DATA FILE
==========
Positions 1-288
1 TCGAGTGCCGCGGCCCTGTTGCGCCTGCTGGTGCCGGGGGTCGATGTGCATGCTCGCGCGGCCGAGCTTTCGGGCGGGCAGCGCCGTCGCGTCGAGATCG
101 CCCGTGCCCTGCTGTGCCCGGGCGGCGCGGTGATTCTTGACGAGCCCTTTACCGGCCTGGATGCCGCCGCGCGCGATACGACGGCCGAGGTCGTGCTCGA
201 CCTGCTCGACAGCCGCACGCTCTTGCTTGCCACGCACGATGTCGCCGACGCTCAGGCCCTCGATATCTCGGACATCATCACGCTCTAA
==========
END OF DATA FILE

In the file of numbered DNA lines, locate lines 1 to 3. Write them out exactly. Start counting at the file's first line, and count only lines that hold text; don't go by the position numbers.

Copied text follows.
Positions 1-288
1 TCGAGTGCCGCGGCCCTGTTGCGCCTGCTGGTGCCGGGGGTCGATGTGCATGCTCGCGCGGCCGAGCTTTCGGGCGGGCAGCGCCGTCGCGTCGAGATCG
101 CCCGTGCCCTGCTGTGCCCGGGCGGCGCGGTGATTCTTGACGAGCCCTTTACCGGCCTGGATGCCGCCGCGCGCGATACGACGGCCGAGGTCGTGCTCGA